These Are Our B+C Book Club’s Best Books of 2016 (Part 1)
We’ve had a great year of reading here at the Brit+Co Book Club, and 2016 has been a great year for books (if nothing else, literature tends to flourish in an increasingly dystopian world). As the year winds to a close, let’s count down with some of our favorite volumes from the past twelve months, everything from the nerviest non-fiction to the most scintillating stories. If you’re looking for some vacation reading or some last-minute holiday gifts, here’s a good place to start.
by Elizabeth Strout ($18): Strout, Pulitzer Prize-winning author of Olive Kitteridge and The Burgess Boys, delivered a novel of haunting simplicity in January. It’s on all sorts of best-book and bestseller lists, and was long listed for the Man Booker prize. There’s a reason why. It’s full of sentiments without being sentimental; it’s far-reaching but sparing, it’s been called both “profound” and “down to earth.” At its heart, it’s the story of a mother-daughter relationship that’s both familiar and captivating. As Lucy endures a slow recovery from what should have been a quick operation, her mother comes to see and potentially care for her. The twist is that the two haven’t spoken in years, and the reunion may not be wanted. It’s needed, though, as Lucy has a life of yearning that has never been fully satisfied, even through her own writing career, marriage and beloved children. “To begin with, it was a simple story,” writes Lucy, and it seems like it might be enough at first to chat about hometown gossip with her mother, but depth charges await.
by Jhumpa Lahiri ($16): The chill of February invites us to focus on the heat of love, and one of February’s most intriguing releases was Jhumpa Lahiri’s love song to language, In Other Words. Known for her fiction (especially the Pulitzer Prize-winning Interpreter of Maladies), Lahiri masters both non-fiction and the Italian language, determinedly learning how to communicate in a new milieu in the years after her first trip to Italy with her sister. Lahiri wrote the whole book in Italian, and readers can shore up their own language skills by reading the dual-language format, with Ann Goldstein’s facing translations. Even Mindy Kaling was over the moon for Lahiri’s latest, calling it a “literary mic drop.”
by Rebecca Traister ($17): Changing times demand a changing nation, and even a potential revolution. Rebecca Traister’s captivating journalistic achievement tells the tale of a singular development; started just after America learned the “Single Ladies” dance and the year the country first boasted more single than married women, her research and interviews put a face to an independent generation. Traister dispenses with the notion of marriage being a “happily ever after,” with singledom leading to the beginning of a fascinating story, as it has historically led to huge changes in the development of human rights. The book marries (sorry) academic with moving personal statements, and delivers a compelling argument to why you might want to wait to put a ring on it, or at least support others who make that decision.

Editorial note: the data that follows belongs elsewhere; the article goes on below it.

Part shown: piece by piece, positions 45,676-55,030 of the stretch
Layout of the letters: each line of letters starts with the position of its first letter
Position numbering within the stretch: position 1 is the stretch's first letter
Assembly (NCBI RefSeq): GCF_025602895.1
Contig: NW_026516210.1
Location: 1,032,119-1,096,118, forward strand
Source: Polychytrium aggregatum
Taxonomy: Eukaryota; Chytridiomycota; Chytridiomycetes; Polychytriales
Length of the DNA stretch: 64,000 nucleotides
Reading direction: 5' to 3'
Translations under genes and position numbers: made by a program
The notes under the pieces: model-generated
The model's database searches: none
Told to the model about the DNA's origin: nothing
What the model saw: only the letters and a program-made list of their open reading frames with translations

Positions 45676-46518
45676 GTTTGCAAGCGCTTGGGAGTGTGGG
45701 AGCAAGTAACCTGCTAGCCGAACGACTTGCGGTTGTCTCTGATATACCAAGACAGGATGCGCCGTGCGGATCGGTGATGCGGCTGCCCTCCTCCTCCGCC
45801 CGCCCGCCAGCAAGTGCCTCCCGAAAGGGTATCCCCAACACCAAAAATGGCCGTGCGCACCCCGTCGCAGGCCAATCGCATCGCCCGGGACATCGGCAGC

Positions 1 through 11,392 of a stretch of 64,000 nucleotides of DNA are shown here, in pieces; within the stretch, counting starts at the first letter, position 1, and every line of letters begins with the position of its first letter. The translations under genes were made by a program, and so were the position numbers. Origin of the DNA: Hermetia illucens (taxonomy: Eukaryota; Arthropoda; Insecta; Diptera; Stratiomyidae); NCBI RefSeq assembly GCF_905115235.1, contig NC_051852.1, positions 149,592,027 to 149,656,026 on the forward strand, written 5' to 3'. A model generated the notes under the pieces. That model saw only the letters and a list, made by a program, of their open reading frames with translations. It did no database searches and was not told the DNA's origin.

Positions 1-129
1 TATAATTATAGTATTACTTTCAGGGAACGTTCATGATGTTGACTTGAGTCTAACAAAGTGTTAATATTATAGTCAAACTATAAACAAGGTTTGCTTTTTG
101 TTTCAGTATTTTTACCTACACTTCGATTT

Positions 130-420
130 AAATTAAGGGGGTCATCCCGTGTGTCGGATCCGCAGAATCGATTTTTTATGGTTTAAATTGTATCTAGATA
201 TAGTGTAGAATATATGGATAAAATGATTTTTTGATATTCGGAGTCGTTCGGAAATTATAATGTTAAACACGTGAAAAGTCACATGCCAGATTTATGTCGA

by Lin-Manuel Miranda and Jeremy McCarter($27): Speaking of revolutions, this was Hamilton’s year on Broadway and in the world, as official “genius” Lin-Manuel Miranda made us all interested in a “Founding Father without a father” whose story could have come out of any rap opus. The “Hamiltome,” as its fans call it, takes readers from mixtape to MacArthur Genius Grant, from its not-so-humble beginnings (its first song debuted at the White House, with Obama making an appearance in the book) to its Tony landslide victory. It features the incredibly detailed libretto of the show, as well as tons of stories and pictures. It’s for fans and fans-to-be, which should be everyone, of a show in which the women are brilliantly witty and compassionate, and where Aaron Burr and Thomas Jefferson are hip hop hotties.
by Lindy West ($16): May was full of amazing and socially relevant books (like the story of gay marriage’s victory at the Supreme Court, Love Wins, and Tig Notaro’s blistering I’m Just a Person), but we found that maybe the best way to get listened to above all the options is to be Shrill. Lindy West’s collection of personal essays was on point, funny, sad and pointed. It called out misogyny and fatphobia, and managed to do both while leaving a permanent grin on your face. Caitlin Moran calls it “literally the new Bible,” and we’re inclined to agree; it was time for someone to call out the haters, and to remind us that being shrill is just another word for being confident and speaking your mind. With chapters like “It’s About Free Speech, It’s Not About Hating Women,” West’s mind can speak to us as loudly as it wants.
by Yaa Gyasi ($17): An epic year deserves an epic novel. Homegoing is a story of seven generations, an epic journey of two half-sisters who live in Ghana and America in the 18th century. Their worlds might as well be divergent universes, as Effia, who winds up in Ghana married to a rich Englishman, lives a life of relative privilege, while Esi’s American world is little but heartbreak and slavery, a terrible fate for a woman who is much more than that. The racism and classism inherent in both sisters’ situations wind up having explosive consequences down the line, as the British oppression in Ghana leads to an interminable war, and the brutality of American slavery shapes a nation’s consciousness and still cries out for redress. Take it from Ta-Nehisi Coates, who raved, “I think I needed to read a book like this to remember what is possible.”